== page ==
I don't often undertake multi-day projects. HOWEVER, my oldest niece graduated from Brigham Young University this week (the first of the next generation to finish college! Yay Megan!). Her father (my brother) asked if I would be willing to make a cake for the party in celebration of her graduation. Do I pass up such an opportunity? No! Do I have the tools and know-how to make a cake that will serve 40+? Again, no! So, I resorted to making cupcakes. A mountain of them. It was fun to do a project of this magnitude. Although, it made me wish for an industrial-sized kitchen. And a kitchen staff. And a dishwashing crew. And catering equipment. And a catering truck.
So, while searching for cupcake recipes, I ran across this picture:
in this book and decided I would shamelessly and blatantly steal the idea from the brilliant bakers who wrote this cookbook (which is quickly becoming my favorite). The original recipe is for "Almond Green Tea Cupcakes". However, I wasn't sure how many members of my family would be into the Green Tea flavor of the frosting. And, some of the kids are allergic to nuts.
So. This was my plan: bake a couple batches of Chocolate Buttermilk Cupcakes (thanks, Fannie Farmer, you always come through), bake a couple batches of Almond Cupcakes, make a batch of their Buttercream frosting without the Matcha powder, and finally, make a batch of their Milk Chocolate Frosting (part of the Milk Chocolate Malt Ball Cake recipe--yes, I'll be making that, never fear)--then--mix and match. Some almond cupcakes with buttercream frosting, some with chocolate, etc., you get the idea. Then top them with fortune cookies dipped in either semisweet or white chocolate.
If I had gotten the idea sooner, I would have ordered custom designed cookies with the fortune of my choosing inside. It would have said something like: "Congratulations Megan! A prosperous future awaits you!" But, I am not thinking very far ahead these days. So. I bought fortune cookies and printed out additional "fortunes" for the occasion to slip into the fold of the cookies once they're placed on the cupcakes.
Yes, thank you, sometimes I AM clever.
And here's how it went: First of all, sometimes I fill cupcake papers too full. So when I multiply a recipe that should make 24 by half again, I get 22 cupcakes instead of 36. Ah well. I made another batch of that one. The recipes in Baked, however, consistently prove to be outstanding. I get exactly the expected results, if not better. And, every recipe of theirs that I've used is incredibly delicious. Their Buttercream recipe, people, is pure genius. They have variations of it in different recipes (Cinnamon Buttercream for the Red Velvet Cake, Green Tea Buttercream for the Almond Cupcakes), but even without any other flavoring, it is incredible. Light and buttery and sweet and, yes, I dispensed some directly into my mouth from the frosting tube (after finishing the frosting, naturally), it's that good. I really want to try the Almond Cupcakes again with the Green Tea Buttercream. I imagine they're Zentastic.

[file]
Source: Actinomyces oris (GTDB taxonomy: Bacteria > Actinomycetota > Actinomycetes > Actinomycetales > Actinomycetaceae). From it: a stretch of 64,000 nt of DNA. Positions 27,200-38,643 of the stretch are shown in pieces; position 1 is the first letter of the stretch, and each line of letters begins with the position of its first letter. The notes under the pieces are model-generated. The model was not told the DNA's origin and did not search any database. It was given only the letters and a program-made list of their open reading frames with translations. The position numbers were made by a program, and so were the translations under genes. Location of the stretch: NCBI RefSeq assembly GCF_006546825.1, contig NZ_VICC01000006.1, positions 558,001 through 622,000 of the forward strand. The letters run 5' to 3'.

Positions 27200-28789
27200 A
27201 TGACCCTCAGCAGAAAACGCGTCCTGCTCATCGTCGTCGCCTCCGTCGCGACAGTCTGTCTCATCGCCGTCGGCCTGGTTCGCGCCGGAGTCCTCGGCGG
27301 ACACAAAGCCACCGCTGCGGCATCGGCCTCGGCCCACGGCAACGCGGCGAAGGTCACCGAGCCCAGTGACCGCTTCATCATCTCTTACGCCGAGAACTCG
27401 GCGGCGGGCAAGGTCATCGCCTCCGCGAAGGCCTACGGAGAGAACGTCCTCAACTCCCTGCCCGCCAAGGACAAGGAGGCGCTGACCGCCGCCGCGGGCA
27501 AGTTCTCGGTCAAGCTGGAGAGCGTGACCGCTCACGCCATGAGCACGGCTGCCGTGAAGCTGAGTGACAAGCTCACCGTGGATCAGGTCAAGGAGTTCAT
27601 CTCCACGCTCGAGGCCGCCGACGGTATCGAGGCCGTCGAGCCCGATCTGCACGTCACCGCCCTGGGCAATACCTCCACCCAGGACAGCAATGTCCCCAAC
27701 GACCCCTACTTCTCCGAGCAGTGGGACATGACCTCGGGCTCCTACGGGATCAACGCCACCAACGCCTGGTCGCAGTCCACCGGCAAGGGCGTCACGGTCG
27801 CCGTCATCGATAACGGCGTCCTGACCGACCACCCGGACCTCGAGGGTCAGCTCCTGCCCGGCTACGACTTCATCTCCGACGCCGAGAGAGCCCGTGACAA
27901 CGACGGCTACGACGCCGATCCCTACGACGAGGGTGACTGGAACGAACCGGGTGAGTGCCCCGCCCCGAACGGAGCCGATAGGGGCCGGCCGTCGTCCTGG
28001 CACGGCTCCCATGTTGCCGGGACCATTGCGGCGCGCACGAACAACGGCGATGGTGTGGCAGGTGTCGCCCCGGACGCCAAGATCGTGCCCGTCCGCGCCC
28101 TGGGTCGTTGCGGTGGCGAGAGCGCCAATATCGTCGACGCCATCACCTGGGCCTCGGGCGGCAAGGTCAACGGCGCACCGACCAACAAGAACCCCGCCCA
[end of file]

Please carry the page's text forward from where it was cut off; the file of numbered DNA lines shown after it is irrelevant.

Their Milk Chocolate Frosting is probably the richest "milk" chocolate anything I've ever tasted, and hence, very, very good. The combination of that on the Almond Cupcakes wasn't my favorite thing. The Almond Cupcakes are so light and subtle that they were sort of overpowered by the chocolate. But that's my bad. These smart guys probably would have told me not to go there had they been standing in my kitchen with me.
I have struggled for years with how to get the cupcake batter in the papers without it dripping all over the place (cake batter is generally a little on the runny side). But I came up with what I thought was a brilliant solution (you guys have probably already been doing this for years)--an ice cream scoop with release lever! I was able to get out just the right amount, scrape the bottom of the scoop along the edge of the bowl to avoid drips, and then release it right out into the cupcake paper. Brilliant!
And the cupcakes were a hit! Some of the kids even had two (and ate the cupcake, not just the frosting), which is always the sign of a good dessert. Even so, there were lots left over (which is a good thing--cupcakes for breakfast--why not?!).
And look how beautiful! Almost as good as the picture from the book.
TGIP Rating--Almond Cupcakes with Buttercream Frosting--KEEPER (try with Green Tea Frosting) --Almond Cupcakes with Milk Chocolate Frosting--NOT SO MUCH --Chocolate Buttermilk Cupcakes with Buttercream Frosting--KEEPER --Chocolate Buttermilk Cupcakes with Milk Chocolate Frosting--KEEPER
Next up: It's mr.'s birthday next Saturday, so I'll be making a birthday cake of some kind. I'm guessing there will be chocolate involved. I have to consult with mr. on exactly what he wants. And I will happily bake it to celebrate the birth of my dear husband.
I've said it before and I'll say it again: if there comes a point in my life when I decide to embrace religion once more, the religion I embrace will be Judaism. Lots of reasons. The food being close to the top of the list. It's a far cry from Funeral Potatoes and Green Jello. Witness:
That, my friends, is REAL food. Of course, Challah is not NEW. Not by a long shot. But my first attempt at it does coincide with the first Shabbat following Passover this year. I think. The Jewish calendar...
There are tons of recipes on the internet for Challah. I used one that I found on both the Food Network site and Epicurious, so it seemed like a pretty good bet. This is the one I used. I won't copy it here, because it's quite long. But you can easily go to a printable version if you follow that link. And here are the highlights:
Flour added to yeast slurry
A "shaggy ball" of dough
Dough kneaded and ready to ferment
Dough braided and ready to proof
Egg wash and poppy seeds on proofed dough